Daddy’s Girl

By Nargis

Good Morning Monday Fam!

I hope this finds you all well and people are in high spirits looking forward to the upcoming week. For the kickoff blog of ‘thetransferpoint’ I decided to write on a topic that was in discussion over this past Fathers Day weekend.

I grew up with a father in my life. There have been times in my adolescence that I was not happy about this fact and wished he would disappear forever. But, with age comes maturity and I can say that I have developed a deep and profound love and appreciation for my dad who I affectionately call Pop. As a teenager I found myself listening to my friends and classmates Bad Daddy stories. As an adult I actually had a group of my high school students who sat together call themselves the “No Daddy Crew”. We have all had to bear witness or in some cases tell our stories about the man who was never a figure or factor in our lives. I used to feel so guilty when my friends would literally be a round table discussion of everyone trying to top the others daddy disappointment tale of woe and I had nothing but praise for Pop. I know some would count me blessed and I wouldn’t argue with them but I would add that others who do not have their biological fathers in their lives are equally if not more fortunate. It is not my ability to say my father was in my life that allows me to count my blessings but the type of men I have around me that I cherish.

Quality role models are a priceless commodity. A person who carries themselves with character that transfers to the people surrounding them is in high demand and my role model happened to be my Dad. It was not because he came together with my mother and created my siblings and myself but the character of my father that I had surrounding me all my life that I feel so appreciative of. He is the most dedicated man I have ever met in my life, painfully loyal (to a fault at times), crafty and a tenacious worker. I would like to say that I have inherited these traits from him. Others may look to different figures in their lives to emulate; a neighbor, a friends’ uncle, a teacher. We cannot take these societal positions for granted. Part of the reward of being a teacher for me is the ability to develop close mentor relationships with my students that they otherwise may not receive, even if their father is in their lives. I guess the point that I want to get across is that being appreciative for what you have is greater than being angry and depressed about what you don’t. Dismissive comments about not having a father or caring about a father riddled my facebook and my though is, are you going to be bitter about it or look at the figures you did have that were positive and be appreciative of them?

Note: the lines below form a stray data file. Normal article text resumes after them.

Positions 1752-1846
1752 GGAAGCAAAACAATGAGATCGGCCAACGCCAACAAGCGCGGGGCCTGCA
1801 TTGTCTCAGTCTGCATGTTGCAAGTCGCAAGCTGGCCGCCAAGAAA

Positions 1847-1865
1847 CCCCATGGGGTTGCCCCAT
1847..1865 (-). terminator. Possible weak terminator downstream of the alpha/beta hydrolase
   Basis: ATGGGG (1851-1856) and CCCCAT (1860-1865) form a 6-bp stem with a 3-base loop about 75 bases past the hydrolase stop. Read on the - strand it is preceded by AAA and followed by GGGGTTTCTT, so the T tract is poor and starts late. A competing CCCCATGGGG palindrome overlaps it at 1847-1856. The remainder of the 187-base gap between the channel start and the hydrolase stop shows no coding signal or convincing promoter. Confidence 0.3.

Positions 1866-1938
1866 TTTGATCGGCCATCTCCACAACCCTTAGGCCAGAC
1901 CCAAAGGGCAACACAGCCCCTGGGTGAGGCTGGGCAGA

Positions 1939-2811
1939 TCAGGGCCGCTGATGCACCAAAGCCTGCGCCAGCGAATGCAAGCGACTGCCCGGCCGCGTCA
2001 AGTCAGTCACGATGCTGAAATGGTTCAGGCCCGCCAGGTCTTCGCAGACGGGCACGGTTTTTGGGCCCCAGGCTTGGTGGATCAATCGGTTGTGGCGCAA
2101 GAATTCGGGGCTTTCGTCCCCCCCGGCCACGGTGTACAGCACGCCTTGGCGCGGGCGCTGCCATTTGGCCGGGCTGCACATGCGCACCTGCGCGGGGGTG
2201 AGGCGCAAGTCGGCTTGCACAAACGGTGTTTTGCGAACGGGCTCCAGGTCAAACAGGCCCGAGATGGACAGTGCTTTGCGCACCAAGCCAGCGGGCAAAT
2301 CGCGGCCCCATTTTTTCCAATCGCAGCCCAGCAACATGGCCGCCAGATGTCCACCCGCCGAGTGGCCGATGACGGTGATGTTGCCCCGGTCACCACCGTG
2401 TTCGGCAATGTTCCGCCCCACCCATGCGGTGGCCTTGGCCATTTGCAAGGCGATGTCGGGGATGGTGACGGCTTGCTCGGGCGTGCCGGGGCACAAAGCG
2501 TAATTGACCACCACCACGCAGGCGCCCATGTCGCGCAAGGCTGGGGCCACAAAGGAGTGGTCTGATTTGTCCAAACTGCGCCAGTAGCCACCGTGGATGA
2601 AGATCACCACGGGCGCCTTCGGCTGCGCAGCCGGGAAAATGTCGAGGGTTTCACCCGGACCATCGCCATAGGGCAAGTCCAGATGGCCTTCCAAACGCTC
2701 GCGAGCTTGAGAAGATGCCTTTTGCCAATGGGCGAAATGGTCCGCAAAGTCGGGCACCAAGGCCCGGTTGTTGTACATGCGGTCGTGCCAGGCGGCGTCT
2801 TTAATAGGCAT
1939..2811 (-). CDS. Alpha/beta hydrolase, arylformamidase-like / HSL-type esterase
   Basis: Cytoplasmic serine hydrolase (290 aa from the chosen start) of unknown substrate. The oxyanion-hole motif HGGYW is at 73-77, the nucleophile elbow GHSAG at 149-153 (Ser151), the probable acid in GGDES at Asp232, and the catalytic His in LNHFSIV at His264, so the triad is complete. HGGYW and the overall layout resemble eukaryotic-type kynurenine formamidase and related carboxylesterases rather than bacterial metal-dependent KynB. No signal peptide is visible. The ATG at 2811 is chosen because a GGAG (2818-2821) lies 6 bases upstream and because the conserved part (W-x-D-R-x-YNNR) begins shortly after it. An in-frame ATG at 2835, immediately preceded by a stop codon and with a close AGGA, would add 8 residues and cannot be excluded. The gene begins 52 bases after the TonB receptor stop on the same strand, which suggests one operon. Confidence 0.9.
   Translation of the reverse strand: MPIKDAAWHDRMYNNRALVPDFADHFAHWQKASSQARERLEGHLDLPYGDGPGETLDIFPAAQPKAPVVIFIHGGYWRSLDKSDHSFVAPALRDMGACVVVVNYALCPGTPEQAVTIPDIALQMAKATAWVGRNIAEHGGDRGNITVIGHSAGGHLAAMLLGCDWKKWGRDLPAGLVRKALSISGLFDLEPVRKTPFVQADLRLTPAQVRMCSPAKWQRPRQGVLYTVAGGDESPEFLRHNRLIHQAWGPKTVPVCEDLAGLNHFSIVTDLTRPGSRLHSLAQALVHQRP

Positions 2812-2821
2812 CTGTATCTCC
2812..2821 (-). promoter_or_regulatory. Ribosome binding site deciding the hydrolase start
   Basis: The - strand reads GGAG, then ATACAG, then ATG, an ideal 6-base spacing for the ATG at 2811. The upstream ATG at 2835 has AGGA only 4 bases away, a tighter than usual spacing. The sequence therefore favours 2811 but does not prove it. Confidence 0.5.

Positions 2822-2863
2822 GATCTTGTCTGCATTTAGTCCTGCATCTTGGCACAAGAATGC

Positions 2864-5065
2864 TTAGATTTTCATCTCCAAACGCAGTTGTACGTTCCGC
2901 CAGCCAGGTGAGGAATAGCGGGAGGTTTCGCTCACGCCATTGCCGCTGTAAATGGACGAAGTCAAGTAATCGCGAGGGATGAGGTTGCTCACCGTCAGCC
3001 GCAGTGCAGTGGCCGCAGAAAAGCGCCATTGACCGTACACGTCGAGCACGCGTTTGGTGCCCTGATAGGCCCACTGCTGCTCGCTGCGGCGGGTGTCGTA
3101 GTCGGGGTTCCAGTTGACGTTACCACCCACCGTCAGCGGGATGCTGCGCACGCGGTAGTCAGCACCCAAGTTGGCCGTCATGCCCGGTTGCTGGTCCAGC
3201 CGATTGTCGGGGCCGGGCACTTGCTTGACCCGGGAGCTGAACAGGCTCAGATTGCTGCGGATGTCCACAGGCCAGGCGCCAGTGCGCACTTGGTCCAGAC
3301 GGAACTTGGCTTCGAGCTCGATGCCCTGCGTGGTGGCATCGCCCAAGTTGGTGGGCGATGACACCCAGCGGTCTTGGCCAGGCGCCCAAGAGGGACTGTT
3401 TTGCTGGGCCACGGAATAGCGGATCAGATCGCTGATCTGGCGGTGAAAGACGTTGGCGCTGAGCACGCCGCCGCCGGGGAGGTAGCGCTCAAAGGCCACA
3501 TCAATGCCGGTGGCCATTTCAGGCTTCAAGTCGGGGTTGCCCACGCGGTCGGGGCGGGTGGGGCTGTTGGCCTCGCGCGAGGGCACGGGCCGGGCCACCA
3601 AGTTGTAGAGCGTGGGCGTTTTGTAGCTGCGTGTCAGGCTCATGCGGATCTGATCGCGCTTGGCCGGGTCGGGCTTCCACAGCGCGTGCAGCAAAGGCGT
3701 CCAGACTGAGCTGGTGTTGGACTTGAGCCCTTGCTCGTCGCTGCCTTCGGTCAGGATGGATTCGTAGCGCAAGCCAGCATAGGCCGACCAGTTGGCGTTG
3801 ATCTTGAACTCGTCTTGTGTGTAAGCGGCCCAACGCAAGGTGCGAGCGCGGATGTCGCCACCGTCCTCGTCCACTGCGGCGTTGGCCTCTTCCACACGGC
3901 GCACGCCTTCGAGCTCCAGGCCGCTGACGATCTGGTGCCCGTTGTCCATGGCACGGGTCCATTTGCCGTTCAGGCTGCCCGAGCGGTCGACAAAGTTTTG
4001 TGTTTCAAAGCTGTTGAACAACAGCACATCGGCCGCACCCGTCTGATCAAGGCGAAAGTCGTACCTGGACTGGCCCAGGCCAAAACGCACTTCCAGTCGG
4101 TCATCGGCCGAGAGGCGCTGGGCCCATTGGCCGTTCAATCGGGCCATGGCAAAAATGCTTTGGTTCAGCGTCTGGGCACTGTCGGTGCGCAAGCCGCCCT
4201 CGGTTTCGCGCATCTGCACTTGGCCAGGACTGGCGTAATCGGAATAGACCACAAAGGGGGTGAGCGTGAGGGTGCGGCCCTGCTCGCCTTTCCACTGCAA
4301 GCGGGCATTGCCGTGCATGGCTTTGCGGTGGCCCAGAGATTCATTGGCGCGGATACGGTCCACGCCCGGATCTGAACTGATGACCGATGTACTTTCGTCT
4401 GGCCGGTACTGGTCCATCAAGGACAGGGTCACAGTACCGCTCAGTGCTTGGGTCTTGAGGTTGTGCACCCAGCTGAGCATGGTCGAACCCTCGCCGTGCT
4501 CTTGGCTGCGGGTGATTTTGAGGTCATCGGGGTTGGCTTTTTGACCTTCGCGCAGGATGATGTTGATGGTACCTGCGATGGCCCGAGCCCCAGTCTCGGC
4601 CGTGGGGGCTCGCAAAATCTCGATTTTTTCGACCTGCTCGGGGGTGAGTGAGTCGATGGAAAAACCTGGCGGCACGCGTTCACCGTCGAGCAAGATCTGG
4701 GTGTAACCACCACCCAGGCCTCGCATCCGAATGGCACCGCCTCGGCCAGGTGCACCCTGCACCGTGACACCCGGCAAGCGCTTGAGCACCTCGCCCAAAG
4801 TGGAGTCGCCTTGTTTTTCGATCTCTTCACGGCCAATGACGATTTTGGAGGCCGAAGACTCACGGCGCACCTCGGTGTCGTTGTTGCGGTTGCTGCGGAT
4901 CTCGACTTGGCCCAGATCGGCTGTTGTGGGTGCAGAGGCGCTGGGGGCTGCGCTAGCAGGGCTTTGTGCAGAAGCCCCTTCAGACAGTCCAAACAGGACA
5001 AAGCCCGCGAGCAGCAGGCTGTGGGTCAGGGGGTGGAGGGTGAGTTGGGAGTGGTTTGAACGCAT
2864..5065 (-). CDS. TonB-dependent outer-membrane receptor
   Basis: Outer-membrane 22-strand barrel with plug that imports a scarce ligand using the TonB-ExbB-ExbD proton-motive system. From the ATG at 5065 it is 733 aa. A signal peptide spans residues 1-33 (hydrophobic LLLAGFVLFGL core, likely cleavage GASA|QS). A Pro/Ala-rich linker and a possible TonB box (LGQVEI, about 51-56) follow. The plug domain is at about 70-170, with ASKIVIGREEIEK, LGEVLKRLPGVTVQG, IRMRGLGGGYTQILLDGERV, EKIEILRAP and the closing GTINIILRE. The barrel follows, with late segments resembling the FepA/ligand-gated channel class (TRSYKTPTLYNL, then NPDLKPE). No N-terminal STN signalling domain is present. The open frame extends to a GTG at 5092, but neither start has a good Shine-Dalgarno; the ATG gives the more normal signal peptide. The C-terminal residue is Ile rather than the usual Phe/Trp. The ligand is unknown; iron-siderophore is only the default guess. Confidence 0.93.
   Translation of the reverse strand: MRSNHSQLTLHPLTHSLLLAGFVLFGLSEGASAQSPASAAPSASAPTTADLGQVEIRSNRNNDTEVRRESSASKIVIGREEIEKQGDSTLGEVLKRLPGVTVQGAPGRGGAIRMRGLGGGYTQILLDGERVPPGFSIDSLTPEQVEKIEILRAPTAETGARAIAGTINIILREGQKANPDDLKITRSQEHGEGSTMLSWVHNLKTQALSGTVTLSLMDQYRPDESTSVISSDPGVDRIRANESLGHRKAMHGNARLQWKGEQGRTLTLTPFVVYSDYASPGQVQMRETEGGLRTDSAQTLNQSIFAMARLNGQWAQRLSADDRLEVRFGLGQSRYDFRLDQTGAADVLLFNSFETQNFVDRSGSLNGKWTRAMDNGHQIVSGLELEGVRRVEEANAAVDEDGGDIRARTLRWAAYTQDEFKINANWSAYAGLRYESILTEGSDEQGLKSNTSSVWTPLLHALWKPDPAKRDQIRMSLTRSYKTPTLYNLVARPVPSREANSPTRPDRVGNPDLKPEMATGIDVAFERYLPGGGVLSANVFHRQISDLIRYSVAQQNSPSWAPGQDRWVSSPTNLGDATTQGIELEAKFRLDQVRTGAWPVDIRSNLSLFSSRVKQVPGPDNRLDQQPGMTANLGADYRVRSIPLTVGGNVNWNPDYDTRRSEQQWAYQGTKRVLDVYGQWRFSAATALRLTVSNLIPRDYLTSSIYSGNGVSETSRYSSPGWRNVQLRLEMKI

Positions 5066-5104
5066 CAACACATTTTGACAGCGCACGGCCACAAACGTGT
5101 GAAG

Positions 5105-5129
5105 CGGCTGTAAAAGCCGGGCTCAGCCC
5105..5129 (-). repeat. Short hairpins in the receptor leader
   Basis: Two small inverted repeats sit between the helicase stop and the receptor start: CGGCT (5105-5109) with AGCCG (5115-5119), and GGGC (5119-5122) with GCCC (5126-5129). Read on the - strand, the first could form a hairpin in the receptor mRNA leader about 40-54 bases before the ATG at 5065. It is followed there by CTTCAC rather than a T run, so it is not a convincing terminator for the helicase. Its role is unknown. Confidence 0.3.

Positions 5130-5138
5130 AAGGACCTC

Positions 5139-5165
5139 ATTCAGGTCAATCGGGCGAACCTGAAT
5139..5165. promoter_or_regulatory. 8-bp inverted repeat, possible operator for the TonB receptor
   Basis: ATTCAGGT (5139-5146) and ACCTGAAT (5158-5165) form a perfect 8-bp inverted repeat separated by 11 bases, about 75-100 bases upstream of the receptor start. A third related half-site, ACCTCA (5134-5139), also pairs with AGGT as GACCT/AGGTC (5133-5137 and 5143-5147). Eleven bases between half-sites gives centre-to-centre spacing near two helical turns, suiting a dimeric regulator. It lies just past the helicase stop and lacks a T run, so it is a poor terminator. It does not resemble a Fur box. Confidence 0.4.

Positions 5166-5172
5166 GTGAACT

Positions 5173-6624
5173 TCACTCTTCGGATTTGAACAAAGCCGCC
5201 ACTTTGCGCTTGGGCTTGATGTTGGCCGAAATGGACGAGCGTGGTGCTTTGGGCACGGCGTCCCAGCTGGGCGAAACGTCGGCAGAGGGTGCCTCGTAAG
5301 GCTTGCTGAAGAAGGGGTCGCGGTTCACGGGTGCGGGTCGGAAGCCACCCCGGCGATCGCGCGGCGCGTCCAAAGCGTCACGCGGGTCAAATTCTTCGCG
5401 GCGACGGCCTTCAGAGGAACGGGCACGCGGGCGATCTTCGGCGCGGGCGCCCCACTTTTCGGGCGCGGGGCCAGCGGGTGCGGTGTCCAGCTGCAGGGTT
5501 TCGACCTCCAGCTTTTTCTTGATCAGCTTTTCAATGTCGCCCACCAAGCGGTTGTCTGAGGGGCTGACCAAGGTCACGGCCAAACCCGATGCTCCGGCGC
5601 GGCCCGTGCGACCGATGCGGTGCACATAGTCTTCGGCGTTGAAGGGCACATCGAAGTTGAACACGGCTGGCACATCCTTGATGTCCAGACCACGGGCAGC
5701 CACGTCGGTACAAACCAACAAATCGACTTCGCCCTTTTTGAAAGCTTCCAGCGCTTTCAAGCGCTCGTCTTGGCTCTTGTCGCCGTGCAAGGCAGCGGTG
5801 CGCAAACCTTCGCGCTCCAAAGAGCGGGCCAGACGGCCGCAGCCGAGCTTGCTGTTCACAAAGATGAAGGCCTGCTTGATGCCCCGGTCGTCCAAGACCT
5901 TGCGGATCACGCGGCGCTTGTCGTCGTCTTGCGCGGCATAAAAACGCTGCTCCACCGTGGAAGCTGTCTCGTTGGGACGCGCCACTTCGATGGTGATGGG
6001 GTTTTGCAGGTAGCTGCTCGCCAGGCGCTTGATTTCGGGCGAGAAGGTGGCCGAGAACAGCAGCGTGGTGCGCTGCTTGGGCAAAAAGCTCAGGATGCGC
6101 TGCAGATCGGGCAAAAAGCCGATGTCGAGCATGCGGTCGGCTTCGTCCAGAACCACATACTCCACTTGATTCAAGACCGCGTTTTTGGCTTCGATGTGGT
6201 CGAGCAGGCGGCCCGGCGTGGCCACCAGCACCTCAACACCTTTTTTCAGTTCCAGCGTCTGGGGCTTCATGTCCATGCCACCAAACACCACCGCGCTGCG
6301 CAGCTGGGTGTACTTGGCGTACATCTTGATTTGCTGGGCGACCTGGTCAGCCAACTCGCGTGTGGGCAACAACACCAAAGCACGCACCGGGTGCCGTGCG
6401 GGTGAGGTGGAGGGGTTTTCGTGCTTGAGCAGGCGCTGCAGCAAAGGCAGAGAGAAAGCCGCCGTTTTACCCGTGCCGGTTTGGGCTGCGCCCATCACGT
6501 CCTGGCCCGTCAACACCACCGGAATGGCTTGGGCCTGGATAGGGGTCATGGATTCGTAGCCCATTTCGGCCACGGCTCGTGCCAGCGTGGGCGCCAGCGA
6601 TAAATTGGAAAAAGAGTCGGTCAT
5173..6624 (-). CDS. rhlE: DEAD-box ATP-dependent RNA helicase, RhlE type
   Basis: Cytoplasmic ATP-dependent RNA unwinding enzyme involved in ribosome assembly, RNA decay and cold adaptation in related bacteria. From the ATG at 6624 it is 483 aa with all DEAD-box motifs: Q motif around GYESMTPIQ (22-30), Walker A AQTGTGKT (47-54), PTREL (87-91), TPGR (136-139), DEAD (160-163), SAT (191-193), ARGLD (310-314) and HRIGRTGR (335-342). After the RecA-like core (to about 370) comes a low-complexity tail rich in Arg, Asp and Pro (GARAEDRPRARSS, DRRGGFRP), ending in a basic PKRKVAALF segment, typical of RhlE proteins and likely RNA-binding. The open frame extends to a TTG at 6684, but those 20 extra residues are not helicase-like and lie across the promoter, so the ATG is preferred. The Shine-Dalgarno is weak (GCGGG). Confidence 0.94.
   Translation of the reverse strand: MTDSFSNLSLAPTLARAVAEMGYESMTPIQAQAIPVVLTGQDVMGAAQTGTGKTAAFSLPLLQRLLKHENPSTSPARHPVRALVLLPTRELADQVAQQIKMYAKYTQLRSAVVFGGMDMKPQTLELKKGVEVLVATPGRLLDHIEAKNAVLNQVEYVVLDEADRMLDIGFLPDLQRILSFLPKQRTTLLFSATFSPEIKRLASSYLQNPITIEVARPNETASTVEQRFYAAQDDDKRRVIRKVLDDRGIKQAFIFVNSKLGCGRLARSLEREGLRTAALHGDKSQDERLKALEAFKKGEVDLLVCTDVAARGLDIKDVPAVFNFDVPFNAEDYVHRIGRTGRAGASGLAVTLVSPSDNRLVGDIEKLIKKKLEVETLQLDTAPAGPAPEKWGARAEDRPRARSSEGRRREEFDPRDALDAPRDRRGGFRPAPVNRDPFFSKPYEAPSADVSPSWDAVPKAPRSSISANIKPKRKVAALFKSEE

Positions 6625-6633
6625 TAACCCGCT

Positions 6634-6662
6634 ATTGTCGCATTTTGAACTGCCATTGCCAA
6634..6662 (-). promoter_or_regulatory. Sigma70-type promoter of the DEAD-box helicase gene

I know some people may think it’s easy for me to say this because I have a father figure and all that. I’m not saying I’m right, I’m just saying I have an opinion so please feel free to add yours.

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